The legend of the pot of gold
The legend of the pot of gold at the end of the rainbow is an Irish one. The leprechaun told a man and his wife they could have all his pot of gold if they found it at the end of the rainbow. From this legend, we learn the moral of the story: it is wise to remember that relying on luck, magic, and greed is a recipe for failure.
People waste time and money pursuing something that cannot be sold, borrowed, purchased, or traded. We search for something that really isn’t there.
It’s a figment of our imagination: if we are lucky enough, if we stay in love long enough, if we are successful enough, we can make this marriage work. It does not work that way. We waste time searching for the end of the rainbow and that pot of gold, thinking then we can live happily ever after.
The end of the rainbow
This place – the end of the rainbow – is something we want, but is impossible to achieve. It’s the idea that our dreams elude us, causing us heartbreak and eventual death before we achieve what we desire.
A rainbow is a bow with a kaleidoscope of colors arching in the sky. These colors come from reflection and refraction of the sun’s rays through mist. The end of the rainbow appears to be where the bow meets the horizon. Yet, that is as far as we can see, so how do we know the rainbow does not extend beyond the horizon? How can we even reach the end of the rainbow?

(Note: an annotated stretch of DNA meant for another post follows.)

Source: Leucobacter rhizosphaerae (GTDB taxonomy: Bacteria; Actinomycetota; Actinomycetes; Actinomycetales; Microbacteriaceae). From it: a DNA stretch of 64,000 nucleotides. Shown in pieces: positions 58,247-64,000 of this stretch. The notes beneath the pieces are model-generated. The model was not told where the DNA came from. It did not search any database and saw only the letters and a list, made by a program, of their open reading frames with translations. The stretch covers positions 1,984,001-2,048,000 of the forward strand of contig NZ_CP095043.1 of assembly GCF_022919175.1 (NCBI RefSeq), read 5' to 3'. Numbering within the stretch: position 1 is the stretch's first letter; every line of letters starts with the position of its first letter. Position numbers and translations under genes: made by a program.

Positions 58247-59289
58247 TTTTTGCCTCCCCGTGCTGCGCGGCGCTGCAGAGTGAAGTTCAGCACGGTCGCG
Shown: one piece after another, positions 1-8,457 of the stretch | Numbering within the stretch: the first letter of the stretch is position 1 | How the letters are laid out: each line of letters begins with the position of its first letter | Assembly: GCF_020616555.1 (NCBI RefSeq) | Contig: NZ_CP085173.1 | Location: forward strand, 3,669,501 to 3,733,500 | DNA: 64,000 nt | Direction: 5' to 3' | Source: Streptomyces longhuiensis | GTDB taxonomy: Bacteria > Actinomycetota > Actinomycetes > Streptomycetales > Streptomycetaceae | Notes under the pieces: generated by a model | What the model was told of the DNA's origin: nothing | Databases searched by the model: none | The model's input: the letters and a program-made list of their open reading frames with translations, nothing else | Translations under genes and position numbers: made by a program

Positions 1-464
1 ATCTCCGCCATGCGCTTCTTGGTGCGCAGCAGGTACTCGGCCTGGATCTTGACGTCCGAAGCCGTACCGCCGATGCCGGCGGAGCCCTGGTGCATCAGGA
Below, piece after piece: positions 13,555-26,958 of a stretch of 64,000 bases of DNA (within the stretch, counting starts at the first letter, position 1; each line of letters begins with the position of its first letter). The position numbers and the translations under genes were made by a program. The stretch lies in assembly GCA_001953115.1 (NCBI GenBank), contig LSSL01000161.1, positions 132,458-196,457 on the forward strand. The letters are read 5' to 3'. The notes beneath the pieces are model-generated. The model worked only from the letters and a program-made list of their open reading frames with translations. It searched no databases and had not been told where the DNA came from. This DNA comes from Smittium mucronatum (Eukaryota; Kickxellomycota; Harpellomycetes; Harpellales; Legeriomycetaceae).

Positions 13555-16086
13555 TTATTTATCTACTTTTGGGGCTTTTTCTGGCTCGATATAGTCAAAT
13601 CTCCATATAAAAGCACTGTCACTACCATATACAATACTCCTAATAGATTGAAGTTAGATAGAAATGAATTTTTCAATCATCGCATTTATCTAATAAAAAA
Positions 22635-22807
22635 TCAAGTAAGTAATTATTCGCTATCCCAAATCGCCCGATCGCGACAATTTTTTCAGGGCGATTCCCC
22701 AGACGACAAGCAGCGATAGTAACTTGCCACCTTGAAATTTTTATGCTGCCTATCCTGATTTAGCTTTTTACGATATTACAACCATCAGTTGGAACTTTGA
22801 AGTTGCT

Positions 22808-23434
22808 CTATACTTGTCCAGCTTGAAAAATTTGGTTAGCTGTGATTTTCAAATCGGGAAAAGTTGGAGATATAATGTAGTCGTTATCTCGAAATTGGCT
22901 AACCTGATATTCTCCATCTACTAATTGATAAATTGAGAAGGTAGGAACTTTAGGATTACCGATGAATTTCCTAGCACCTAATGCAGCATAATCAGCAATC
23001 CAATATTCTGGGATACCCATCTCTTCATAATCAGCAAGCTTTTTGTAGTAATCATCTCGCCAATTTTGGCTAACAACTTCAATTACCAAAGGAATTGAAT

Marriage is not a legend or a myth
While visions of happily ever after are what we think about as children, in reality marriage never provides happily ever after. A legend is a popular myth. And, a myth is “an unfounded or false notion.” One would think, judging from the divorce rate in society, that marriage is a myth. It isn’t. Marriage is real, and you can live happily after.
This does not mean there are no disagreements, frustrations, hurts, or communication failures. It means the grass is greenest here because this is where you belong. It also means that you make it real.
Instead of looking around and searching for that pot of gold somewhere at the end of the rainbow, you stay here and learn to communicate, care, and cherish the one you vowed to love until death parts you. Instead of chasing rainbows, you chase the one whom your soul loves. (Love is “will action”. You choose to love.)
It is as simple – and as difficult – as that.
Hope for marriages
I do not have my head in the sand. I know there are marriages struggling to stay alive. Many couples are living together, but not together emotionally. There is pain, betrayal, suffering, grief, and heartache. There is loss of trust, loss of affection, and loss of love.
That is when we go to God and ask for wisdom. We find people who know how to help, and we stay the course. We stop searching for that pot of gold at the end of the rainbow. Then, we turn back to God and let Him do in us what He wants to do. For the believer, marriage is not about me or us. It is about Him. This is because marriage is a representation of Christ and His church. There is Hope, but we must both go it His way.